January 21, 2007

i thought indexing was supposed to be easy?

One of the strongest pieces of advice out there for retirement/financial planning is to invest in index funds. The rationale is backed by how, over the long term, something like 98% of actively managed funds underperform when compared to the index (usually the S&P 500 index). Actively managed funds are those where the fund managers often make decisions about what to buy, hold and sell based on some type of analysis/strategy. On the flip side, you have passively managed funds where a manager just follows some sort of index. This means there's not a whole lot of thinking needed, not a whole lot of need for buying/selling (aka turnover, which leads to high costs and taxes) and a simple rationale that plain ol' investors like me can actually understand.

Much of investing's nuances go way over my head and/or are so complex that I really have no interest in staying abreast of it that much. (If I was that interested in it, I wouldn't have quit my job at CIBC World Markets, after all.) Now, I just found out (via a New York Times article)
about fundamental indexing. Which, again speaking as someone who likes easy-to-understand stuff, makes index investing more complicated.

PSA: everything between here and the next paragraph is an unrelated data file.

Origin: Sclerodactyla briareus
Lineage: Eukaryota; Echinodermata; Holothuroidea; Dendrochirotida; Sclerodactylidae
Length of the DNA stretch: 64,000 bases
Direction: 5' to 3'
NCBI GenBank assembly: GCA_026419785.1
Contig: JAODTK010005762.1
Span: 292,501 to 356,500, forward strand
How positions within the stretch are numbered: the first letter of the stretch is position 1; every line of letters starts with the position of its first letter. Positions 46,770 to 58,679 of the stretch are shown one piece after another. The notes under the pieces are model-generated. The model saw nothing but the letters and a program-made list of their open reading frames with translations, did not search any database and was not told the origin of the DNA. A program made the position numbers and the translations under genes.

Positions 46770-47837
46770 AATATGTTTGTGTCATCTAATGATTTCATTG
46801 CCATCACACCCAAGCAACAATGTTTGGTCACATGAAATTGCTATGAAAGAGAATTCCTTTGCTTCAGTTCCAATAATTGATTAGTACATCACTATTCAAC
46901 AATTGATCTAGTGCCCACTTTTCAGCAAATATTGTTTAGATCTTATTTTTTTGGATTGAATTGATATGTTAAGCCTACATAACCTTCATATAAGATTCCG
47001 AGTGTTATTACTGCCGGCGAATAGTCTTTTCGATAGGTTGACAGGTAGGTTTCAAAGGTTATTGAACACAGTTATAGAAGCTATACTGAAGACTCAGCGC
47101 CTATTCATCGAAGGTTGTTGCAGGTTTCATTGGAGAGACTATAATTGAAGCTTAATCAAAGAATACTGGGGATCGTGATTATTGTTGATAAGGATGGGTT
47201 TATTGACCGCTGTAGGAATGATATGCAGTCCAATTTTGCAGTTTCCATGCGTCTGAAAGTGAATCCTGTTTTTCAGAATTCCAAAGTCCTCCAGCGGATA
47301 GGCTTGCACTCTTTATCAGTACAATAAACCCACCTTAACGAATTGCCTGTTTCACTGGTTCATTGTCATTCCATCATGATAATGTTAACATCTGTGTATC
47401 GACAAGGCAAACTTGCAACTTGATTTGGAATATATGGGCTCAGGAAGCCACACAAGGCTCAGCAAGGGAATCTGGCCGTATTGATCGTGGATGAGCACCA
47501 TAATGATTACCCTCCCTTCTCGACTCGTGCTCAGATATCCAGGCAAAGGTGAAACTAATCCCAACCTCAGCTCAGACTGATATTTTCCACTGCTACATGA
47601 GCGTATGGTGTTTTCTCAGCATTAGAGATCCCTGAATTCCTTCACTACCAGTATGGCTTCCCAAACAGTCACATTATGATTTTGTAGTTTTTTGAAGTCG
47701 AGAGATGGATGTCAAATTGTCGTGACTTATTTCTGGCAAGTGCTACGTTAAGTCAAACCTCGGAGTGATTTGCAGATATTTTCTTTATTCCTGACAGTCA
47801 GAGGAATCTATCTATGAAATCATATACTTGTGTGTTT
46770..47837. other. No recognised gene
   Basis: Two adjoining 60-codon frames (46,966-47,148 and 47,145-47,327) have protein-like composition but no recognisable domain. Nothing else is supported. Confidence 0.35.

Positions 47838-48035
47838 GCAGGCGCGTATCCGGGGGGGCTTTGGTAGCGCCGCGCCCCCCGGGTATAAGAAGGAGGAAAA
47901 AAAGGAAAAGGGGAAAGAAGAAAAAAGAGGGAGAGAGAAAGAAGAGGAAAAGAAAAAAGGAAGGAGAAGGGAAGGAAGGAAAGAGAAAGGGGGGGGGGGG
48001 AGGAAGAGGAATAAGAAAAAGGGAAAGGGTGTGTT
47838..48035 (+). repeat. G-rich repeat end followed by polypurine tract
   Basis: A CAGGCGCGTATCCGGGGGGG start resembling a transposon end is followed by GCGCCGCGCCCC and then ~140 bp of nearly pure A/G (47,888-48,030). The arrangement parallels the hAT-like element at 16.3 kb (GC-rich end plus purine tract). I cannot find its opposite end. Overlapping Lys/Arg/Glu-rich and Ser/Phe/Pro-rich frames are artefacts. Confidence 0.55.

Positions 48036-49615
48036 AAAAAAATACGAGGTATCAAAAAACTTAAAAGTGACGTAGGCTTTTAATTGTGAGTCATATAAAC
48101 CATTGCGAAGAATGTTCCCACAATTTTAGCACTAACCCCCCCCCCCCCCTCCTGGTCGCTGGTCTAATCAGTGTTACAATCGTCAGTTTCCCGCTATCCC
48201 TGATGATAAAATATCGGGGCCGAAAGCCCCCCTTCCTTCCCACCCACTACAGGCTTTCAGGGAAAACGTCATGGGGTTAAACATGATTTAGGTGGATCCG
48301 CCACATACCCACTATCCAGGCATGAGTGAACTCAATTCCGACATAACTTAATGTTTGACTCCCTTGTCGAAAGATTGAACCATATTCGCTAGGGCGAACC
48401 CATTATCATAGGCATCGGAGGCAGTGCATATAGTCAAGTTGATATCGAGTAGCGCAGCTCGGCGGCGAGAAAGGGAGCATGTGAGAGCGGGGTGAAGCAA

For the purpose of providing background -- when index funds are discussed, its usually something like the Vanguard 500 (VFINX), which holds stocks in the S&P 500. The number of shares held in each company is weighted according to their market capitalizations -- the greater a company's "size" in the S&P 500 index, the greater its "size" in an index mutual fund. Pretty simple, right?

Fundamental indexing goes beyond the weighting of market caps to look at stuff like earnings, dividends, etc. First, let me say I don't necessarily think the concept is ill-conceived. I just think it complicates the simplicity of index investing with so-far unproven theories, and like some guy in the article said, it sounds more like active management of a fund than passive management.

I'll probably keep an eye out for information about this new tact as more come out (and you know the fund companies will be pushing the PR machine pretty hard), but I think I'll just stick to the vanilla flavor of index investing.

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